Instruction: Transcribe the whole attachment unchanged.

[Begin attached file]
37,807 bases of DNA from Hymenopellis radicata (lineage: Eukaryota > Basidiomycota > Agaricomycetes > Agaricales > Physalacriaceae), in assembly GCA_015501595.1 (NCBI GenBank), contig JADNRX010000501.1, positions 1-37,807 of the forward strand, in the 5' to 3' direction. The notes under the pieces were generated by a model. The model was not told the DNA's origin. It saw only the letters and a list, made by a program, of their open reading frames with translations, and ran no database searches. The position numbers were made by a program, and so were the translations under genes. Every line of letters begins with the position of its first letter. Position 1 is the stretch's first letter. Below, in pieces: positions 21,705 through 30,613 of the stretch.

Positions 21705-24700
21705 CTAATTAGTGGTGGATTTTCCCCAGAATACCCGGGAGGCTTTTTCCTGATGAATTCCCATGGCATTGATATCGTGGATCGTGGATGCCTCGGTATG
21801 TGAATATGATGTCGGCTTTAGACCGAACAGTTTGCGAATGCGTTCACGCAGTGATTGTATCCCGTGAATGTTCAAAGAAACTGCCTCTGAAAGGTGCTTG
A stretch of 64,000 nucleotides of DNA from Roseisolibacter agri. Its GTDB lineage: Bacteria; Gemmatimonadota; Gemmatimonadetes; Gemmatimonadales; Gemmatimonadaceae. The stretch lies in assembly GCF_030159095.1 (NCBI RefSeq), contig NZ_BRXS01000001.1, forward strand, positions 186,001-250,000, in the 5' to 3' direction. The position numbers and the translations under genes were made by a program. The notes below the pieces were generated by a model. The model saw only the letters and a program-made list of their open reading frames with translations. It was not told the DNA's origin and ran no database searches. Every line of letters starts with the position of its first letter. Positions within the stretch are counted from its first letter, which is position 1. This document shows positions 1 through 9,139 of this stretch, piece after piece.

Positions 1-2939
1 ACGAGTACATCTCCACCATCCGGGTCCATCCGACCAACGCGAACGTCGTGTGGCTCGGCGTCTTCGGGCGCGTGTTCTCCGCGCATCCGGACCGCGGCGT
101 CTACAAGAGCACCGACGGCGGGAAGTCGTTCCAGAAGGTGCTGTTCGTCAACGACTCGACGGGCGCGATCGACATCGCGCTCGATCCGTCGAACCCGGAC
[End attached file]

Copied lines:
37,807 bases of DNA from Hymenopellis radicata (lineage: Eukaryota > Basidiomycota > Agaricomycetes > Agaricales > Physalacriaceae), in assembly GCA_015501595.1 (NCBI GenBank), contig JADNRX010000501.1, positions 1-37,807 of the forward strand, in the 5' to 3' direction. The notes under the pieces were generated by a model. The model was not told the DNA's origin. It saw only the letters and a list, made by a program, of their open reading frames with translations, and ran no database searches. The position numbers were made by a program, and so were the translations under genes. Every line of letters begins with the position of its first letter. Position 1 is the stretch's first letter. Below, in pieces: positions 21,705 through 30,613 of the stretch.

Positions 21705-24700
21705 CTAATTAGTGGTGGATTTTCCCCAGAATACCCGGGAGGCTTTTTCCTGATGAATTCCCATGGCATTGATATCGTGGATCGTGGATGCCTCGGTATG
21801 TGAATATGATGTCGGCTTTAGACCGAACAGTTTGCGAATGCGTTCACGCAGTGATTGTATCCCGTGAATGTTCAAAGAAACTGCCTCTGAAAGGTGCTTG
A stretch of 64,000 nucleotides of DNA from Roseisolibacter agri. Its GTDB lineage: Bacteria; Gemmatimonadota; Gemmatimonadetes; Gemmatimonadales; Gemmatimonadaceae. The stretch lies in assembly GCF_030159095.1 (NCBI RefSeq), contig NZ_BRXS01000001.1, forward strand, positions 186,001-250,000, in the 5' to 3' direction. The position numbers and the translations under genes were made by a program. The notes below the pieces were generated by a model. The model saw only the letters and a program-made list of their open reading frames with translations. It was not told the DNA's origin and ran no database searches. Every line of letters starts with the position of its first letter. Positions within the stretch are counted from its first letter, which is position 1. This document shows positions 1 through 9,139 of this stretch, piece after piece.

Positions 1-2939
1 ACGAGTACATCTCCACCATCCGGGTCCATCCGACCAACGCGAACGTCGTGTGGCTCGGCGTCTTCGGGCGCGTGTTCTCCGCGCATCCGGACCGCGGCGT
101 CTACAAGAGCACCGACGGCGGGAAGTCGTTCCAGAAGGTGCTGTTCGTCAACGACTCGACGGGCGCGATCGACATCGCGCTCGATCCGTCGAACCCGGAC